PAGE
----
In the name of Christ. Amen.
Is it possible, that in the midst of this pandemic and season of physical distancing, we’re finally getting a little glimpse of what that first Easter might actually have been like? I mean, we aren’t hiding away in fear of persecution for following a religious leader. But there is something resonant for us in hearing about the disciples on that first Easter, hidden away behind locked doors to try to save their lives.
I’ve reflected on that with a number of people in calls and emails about how strange it feels to be worshipping behind locked doors when so much of our understanding about ourselves as Christians – and particularly as Episcopalians – is that everyone is welcome. We say it right on our signs: “The Episcopal Church Welcomes You”.
But now, for a season, our doors are locked. Michael and I are locked inside here. You are safely tucked away in your homes. We’re locked away to try to save our lives, and the lives of so many others.
I have to admit, that it makes me sad. If we focus so much on our separation and solitude, it can be depressing. And not just for those of us in the church – a very real concern in the midst of all of this is what some people are calling the “two pandemics”. There is the pandemic of the coronavirus that everyone is talking about. But there is also legitimate concern about a mental health pandemic. We are social creatures, and to deny ourselves these opportunities for engaging with each other socially – even in previously benign ways that we took for granted, like going to work or restaurants or shopping… To deny ourselves the social engagements that so deeply define our experience as people can and does have a serious effect. It can lead to depression. It can lead to anxiety. We can allow ourselves to fall into obsessive behaviors. Some people might become paranoid or consumed with fear.
The possible mental health effects of all of this are real and significant. That’s why – from the very first day all of this started, something I’ve asked of everyone in this church is to take a few minutes every day to reach out to someone. Send a text, or an email. Pick up the phone. Just do something to reach out to someone else – at least once a day, every day. We have to be even more conscientious about connecting with one another during this time of disconnection, or we’ll lose each other. We’ll lose the connections that make us a church.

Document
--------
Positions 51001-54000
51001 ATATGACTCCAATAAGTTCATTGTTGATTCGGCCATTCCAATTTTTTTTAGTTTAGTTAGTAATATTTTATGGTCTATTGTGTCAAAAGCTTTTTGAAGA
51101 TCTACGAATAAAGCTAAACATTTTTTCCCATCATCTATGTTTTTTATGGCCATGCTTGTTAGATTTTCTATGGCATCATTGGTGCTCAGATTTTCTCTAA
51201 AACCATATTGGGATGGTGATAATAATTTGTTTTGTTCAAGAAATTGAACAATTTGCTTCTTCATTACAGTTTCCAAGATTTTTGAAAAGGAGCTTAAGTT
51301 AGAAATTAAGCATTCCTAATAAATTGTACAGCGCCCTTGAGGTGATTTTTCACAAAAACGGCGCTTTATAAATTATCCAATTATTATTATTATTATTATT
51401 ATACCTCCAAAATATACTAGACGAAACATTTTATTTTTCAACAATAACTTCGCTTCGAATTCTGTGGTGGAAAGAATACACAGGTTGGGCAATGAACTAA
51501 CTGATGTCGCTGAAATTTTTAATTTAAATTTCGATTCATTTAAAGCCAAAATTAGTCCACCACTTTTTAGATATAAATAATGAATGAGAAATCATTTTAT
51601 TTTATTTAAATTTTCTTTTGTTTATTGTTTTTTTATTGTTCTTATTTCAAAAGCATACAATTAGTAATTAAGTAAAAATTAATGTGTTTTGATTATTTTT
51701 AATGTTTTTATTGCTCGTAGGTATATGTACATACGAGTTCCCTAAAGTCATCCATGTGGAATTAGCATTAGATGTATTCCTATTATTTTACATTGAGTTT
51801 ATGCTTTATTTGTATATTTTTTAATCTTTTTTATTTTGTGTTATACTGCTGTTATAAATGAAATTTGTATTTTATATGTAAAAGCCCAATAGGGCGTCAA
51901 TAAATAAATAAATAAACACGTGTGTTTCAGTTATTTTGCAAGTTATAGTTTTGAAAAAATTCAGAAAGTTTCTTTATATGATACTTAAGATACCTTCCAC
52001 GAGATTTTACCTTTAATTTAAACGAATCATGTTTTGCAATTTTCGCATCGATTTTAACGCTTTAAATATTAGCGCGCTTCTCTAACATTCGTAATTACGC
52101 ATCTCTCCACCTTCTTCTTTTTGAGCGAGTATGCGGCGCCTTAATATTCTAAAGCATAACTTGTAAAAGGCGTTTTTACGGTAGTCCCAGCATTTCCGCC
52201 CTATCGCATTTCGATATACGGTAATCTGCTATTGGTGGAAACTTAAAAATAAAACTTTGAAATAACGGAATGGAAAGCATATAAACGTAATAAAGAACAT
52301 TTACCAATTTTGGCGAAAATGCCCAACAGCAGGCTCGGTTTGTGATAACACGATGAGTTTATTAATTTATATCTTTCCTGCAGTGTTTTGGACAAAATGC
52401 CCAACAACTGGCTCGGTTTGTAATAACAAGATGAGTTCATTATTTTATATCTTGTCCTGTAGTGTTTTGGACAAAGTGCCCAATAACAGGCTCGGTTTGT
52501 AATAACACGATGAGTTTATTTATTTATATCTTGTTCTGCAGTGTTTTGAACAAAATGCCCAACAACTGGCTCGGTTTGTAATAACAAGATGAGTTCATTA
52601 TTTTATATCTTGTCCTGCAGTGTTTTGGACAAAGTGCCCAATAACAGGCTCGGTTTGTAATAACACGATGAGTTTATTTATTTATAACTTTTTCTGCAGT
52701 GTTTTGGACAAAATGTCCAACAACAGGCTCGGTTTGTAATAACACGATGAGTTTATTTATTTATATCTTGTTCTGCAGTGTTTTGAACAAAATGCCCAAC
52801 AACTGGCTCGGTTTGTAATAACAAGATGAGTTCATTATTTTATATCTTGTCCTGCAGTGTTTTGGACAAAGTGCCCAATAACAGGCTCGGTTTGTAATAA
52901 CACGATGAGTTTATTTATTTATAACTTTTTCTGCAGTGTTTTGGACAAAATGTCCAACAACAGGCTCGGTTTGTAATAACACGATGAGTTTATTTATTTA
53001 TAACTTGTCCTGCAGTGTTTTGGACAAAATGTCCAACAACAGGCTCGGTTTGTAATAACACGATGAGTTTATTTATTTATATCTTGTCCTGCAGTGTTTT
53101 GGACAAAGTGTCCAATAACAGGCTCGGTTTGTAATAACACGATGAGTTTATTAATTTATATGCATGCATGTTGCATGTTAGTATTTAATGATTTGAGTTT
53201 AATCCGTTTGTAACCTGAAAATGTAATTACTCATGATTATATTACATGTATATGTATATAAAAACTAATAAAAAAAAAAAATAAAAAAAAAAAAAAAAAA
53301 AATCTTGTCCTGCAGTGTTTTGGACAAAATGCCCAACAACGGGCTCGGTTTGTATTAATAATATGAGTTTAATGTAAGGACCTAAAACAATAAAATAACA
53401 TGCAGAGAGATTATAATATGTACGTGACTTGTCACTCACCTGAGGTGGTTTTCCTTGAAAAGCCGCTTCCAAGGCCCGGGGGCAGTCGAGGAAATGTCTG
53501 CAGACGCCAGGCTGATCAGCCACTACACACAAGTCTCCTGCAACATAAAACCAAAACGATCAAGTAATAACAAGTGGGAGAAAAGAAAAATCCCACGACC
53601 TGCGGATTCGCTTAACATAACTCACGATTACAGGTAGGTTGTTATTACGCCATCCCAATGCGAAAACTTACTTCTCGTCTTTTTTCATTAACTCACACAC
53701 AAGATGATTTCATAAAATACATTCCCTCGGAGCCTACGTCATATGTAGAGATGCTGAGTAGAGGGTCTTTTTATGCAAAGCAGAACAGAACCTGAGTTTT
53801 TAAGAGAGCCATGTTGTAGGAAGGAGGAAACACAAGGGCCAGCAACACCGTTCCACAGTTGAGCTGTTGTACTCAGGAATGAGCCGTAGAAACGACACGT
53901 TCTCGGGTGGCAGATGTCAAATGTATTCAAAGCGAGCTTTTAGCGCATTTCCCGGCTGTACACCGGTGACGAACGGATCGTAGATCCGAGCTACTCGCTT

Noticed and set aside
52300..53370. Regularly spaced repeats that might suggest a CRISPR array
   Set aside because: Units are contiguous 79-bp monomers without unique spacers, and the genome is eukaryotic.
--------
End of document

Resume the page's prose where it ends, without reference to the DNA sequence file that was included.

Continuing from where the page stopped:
And we have to reach out to each other, because this is hard. People are suffering – and in the worst way: quietly, and alone. We need to check in with each other, because you never know when something like that could literally save someone’s life. And here’s the other secret – it’s not just about providing kindness to others. We all need connection with others. So reaching out will be beneficial to you, too.
Each week Bishop Hughes is holding a web conference with all of the clergy of the diocese. We’re checking in with each other and trying to tend to the spirits of each other as best we can, but we’re also trying to be intentional about thinking about what this experience means for the church. There are working groups getting together to talk about keeping church communications working right now. There are groups working together to come up with best practices for livestreaming worship services. Lots of things. And one of the groups that’s working is trying to figure out how best to continue meeting our obligations as Christians when everything we know about how to be the church is being challenged. How do we continue doing outreach, and serving those people who are suffering right now?
Well, there are certainly things we can do. I know that a number of people in the church are making masks to give to healthcare workers and others who need them. I know the knitting and crochet ministry is still working to produce blankets for sick children, even though we don’t know when we’ll be able to collect them all. And though we can’t personally prepare a meal for St. Paul’s this month and personally be there to deliver and serve it to the men in the shelter, we’re still sending a monetary gift so that they won’t go hungry. We’re still collecting money for our outreach grants to food pantries and North Porch. So much of what we do every day as the Body of Christ here in this region is still happening.
But while everyone is trying to figure what more we could do – what additional ways we could be living into our vocations as Christians – remember that it doesn’t have to be huge. You don’t have to reinvent the wheel, or come up with one magic, all-encompassing solution for all the problems of the world. Your way of doing more could be as simple as picking up the phone. It could mean the world to someone who is lonely or alone. It could mean the world to someone who is struggling to make sense of all this. You don’t even have to have the answers. You just have to be there for them as they explore the problem. It could literally save a life.
I know it’s hard to think about “being the church” in a day and time when we are, by necessity, so separate. But remember the story of the disciples huddled together in the locked house on that first Easter. Even though they were afraid – even though they were isolated – Christ still found them. Christ was still in the midst of them. They thought their world was ending. They thought that everything they believed had died.
But even in that locked room, they found Christ.
So don’t think that there’s nothing you can do as a Christian when you’re locked away. Christ is still with each of us. And we have so many ways of reaching people and being the hands of feet of Christ in the world that no one has ever had before. We are blessed beyond our imagining.
So don’t fall asleep. Use this moment. It may not be all that we’d hoped it would be, but it is what we have. And God can always use what we have, even when it feels like very little. Amen.